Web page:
The performances are great throughout, and only a few feel underutilized – mainly Jennifer Connelly as a conflicted scientist. The filmmakers set her character up nicely but surface level is as far as we get. Waltz, as per usual, plays perfunctory concern with great oomph. I could listen to him recite the dictionary.
The other underused performance is that of Mahershala Ali’s Vector, a bad guy who’s always been too cool for school. Ali does what he can, but Vector is little more than one-liner threats or bemused looks. The performance does work from the perspective of a Vector as a puppet, with the late game, meta bad guy is revealed in the closing moments.
A World Brought to Life
The world of Alita: Battle Angel feels lived in and the world building is strong – a testament to Kishiro’s original source material. There’s established rules and codes of conduct on the streets of Iron City, and the history of the long-gestating war are baked into its walls.
Iron City also evokes a whole history of evolution and devolution, with hints of sophisticated technology falling into disarray. “You can feel the disparity between the technology that was created before the war but is still in use, and the living conditions that people now endure,” Cameron said
Concept art for the film started a decade ago with Ben Procter and Dylan Cole, co-production designers on the Avatar sequels, taking on the challenge of serving as concept design supervisors for Alita: Battle Angel.
The concept art included massive sets the filmmakers created on the lot of Troublemaker. These demanded all manner of logistical parameters—each space had to be constructed to accommodate the unwieldy performance-capture process. But the main focus was on something else: to generate an environment visceral enough to transport the actors to a fresh reality.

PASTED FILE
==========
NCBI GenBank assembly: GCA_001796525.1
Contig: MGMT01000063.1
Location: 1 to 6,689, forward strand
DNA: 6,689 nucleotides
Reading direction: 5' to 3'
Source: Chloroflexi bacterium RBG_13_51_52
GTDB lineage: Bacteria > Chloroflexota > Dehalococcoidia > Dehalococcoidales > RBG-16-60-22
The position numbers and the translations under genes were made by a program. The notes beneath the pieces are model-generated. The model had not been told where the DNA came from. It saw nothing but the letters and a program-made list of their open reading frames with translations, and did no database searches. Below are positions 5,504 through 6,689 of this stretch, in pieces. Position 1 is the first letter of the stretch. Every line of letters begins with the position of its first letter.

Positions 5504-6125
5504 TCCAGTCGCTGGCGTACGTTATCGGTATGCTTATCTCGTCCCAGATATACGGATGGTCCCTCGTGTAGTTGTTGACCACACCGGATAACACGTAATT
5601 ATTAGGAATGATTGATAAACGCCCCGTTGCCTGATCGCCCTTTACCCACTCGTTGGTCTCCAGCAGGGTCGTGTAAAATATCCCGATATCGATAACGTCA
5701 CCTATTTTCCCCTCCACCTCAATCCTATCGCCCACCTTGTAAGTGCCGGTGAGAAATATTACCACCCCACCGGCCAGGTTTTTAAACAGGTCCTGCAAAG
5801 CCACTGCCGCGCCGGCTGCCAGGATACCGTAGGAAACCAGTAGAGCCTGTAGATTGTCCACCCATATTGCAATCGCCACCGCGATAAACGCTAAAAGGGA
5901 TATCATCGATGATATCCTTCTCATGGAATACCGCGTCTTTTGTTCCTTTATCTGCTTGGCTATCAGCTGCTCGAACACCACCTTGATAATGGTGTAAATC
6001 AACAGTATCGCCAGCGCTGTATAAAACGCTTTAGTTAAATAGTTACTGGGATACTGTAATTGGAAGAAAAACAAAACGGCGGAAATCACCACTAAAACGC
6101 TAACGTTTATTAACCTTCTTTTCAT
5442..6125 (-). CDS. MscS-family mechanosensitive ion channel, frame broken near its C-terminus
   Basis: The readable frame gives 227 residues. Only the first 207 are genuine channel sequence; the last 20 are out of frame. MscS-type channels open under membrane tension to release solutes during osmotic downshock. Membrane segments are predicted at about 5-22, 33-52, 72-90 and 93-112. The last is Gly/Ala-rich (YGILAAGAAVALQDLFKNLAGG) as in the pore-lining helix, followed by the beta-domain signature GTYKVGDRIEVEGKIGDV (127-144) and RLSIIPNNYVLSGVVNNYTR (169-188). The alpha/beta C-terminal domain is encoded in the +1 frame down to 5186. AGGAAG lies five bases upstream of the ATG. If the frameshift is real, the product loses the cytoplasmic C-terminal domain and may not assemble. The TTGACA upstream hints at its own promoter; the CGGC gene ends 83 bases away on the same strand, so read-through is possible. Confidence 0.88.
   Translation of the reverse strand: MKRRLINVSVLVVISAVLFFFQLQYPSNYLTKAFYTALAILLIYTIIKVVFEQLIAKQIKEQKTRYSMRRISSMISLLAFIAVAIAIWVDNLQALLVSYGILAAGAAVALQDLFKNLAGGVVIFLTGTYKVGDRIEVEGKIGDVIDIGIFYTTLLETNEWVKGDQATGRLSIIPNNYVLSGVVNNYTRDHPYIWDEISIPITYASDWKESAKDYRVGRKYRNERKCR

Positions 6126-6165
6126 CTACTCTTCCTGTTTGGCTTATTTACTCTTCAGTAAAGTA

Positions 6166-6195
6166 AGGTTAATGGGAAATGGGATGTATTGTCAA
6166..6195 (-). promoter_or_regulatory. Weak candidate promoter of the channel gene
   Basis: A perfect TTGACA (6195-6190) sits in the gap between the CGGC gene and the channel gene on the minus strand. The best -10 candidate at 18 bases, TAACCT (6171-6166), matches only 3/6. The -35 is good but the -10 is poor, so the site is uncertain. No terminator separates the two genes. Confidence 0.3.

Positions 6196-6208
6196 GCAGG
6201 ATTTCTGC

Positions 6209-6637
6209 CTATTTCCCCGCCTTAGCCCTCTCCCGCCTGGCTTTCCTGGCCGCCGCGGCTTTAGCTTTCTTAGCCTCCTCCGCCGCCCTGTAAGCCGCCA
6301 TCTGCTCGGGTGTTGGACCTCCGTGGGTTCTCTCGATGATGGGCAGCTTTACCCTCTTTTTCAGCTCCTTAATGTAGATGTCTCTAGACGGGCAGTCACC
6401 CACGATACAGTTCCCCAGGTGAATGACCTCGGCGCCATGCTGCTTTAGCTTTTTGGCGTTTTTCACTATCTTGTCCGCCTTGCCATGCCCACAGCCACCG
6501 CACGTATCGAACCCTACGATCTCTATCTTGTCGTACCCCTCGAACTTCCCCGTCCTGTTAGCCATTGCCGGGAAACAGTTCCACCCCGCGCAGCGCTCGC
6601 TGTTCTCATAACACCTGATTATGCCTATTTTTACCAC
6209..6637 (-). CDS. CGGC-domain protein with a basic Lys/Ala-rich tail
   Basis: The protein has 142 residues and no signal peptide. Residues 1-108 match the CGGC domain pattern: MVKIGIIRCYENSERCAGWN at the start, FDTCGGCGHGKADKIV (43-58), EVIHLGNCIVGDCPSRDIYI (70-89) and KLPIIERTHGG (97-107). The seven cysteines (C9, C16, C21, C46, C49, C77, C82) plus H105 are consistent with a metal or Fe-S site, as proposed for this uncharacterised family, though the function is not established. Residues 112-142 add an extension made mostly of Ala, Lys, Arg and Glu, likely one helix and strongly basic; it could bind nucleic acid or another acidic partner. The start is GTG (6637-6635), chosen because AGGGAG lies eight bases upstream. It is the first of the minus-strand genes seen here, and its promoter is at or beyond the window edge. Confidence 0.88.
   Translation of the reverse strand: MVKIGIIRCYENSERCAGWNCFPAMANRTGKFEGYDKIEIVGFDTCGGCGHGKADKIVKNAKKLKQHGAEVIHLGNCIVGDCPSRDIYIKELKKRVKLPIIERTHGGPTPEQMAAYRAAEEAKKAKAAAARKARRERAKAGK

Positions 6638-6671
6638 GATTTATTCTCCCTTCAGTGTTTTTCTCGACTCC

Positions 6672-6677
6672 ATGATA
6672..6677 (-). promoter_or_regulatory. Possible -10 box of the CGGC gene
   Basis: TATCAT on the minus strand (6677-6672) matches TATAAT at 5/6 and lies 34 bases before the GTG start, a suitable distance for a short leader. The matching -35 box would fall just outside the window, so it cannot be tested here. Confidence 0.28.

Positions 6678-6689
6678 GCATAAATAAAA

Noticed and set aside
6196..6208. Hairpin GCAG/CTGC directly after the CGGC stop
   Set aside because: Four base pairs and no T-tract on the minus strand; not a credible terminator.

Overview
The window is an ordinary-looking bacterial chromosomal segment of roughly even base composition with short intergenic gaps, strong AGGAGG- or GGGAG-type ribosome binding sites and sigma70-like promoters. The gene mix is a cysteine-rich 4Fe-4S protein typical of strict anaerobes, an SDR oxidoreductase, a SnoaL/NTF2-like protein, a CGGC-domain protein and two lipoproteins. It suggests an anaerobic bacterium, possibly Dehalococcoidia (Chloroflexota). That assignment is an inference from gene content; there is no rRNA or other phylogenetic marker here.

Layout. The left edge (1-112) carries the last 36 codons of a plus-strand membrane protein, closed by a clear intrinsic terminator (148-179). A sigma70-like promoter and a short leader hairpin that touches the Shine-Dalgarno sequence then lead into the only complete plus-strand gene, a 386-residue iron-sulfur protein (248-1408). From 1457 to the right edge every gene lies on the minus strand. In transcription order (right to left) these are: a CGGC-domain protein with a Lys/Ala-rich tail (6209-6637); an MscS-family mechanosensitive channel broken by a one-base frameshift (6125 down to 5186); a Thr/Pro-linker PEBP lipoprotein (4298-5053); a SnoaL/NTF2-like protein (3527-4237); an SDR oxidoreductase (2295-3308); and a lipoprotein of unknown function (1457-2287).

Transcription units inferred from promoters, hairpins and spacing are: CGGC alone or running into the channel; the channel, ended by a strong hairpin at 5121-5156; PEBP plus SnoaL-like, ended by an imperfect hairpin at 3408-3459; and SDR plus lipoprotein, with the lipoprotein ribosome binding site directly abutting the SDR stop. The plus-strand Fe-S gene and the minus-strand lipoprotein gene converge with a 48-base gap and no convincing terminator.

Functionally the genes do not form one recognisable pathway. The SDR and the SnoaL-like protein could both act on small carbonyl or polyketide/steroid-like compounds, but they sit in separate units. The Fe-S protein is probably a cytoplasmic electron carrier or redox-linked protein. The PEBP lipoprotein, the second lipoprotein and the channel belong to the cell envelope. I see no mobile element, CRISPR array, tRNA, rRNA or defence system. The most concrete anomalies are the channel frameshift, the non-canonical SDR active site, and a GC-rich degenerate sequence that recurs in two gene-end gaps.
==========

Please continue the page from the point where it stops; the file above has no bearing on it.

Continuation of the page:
Motorball Over Everything
One obsession that unites the people of Iron City it is Motorball: the glam and brutal gladiatorial sport whose champions are the heroes of an otherwise desperate city. The game takes place on rocket-propelled wheels, as hulking cyborgs fitted with chains, spikes, blades and armour race at 100-mph through the hairpin turns of a trap-filled track designed to damage cyborg parts. Those who win at Motorball not only attain rock star status in Iron City but a chance to ascend to Zalem forever.
For the street Motorball sequences, the production recruited a quartet of world-class inline skaters to take on the parkour-like moves that needed to be captured. Still, many of the pro Motorball characters had to be almost entirely computer-animated because there simply is no human analog for the way they move. “Some of our characters just don’t work like humans do, so you can’t really even performance-capture them,” notes Richard Hollander.
The action comes from the otherworldly Panzer Kunst martial art form designed for zero-g combat to the relentlessly-paced street Motorball clashes, is woven into the very fabric of Alita. Orchestrating it all was stunt coordinator Garrett Warren, who has collaborated with both Cameron and Rodriguez before. “Garrett is one of those guys who asks what you want, and then he’ll quadruple it,” says Rodriguez. “That’s what we needed.”
When Alita: Battle Angel hits Cineplex theatres on February 14 I will be lined up for a second viewing. As big fan of manga and anime and general, this movie is a great adaption that does enough to explain its world without losing all of the subtle complexities of the source material. While in no way a perfect film—there’s some definite pacing issues—its a visual spectacle the like I haven’t seen in years.
By Devin Jones
James Cameron & Laeta Kalogridis
BASED ON THE GRAPHIC NOVEL MANGA SERIES
“Gunnm” By Yukito Kishiro
James Cameron, Jon Landau
Rosa Salazar, Christoph Waltz, Jennifer Connelly, Mahershala Ali, Ed Skrein, Jackie Earle Haley, Keean Johnson
RUN TIME: 2 hours 22 minutes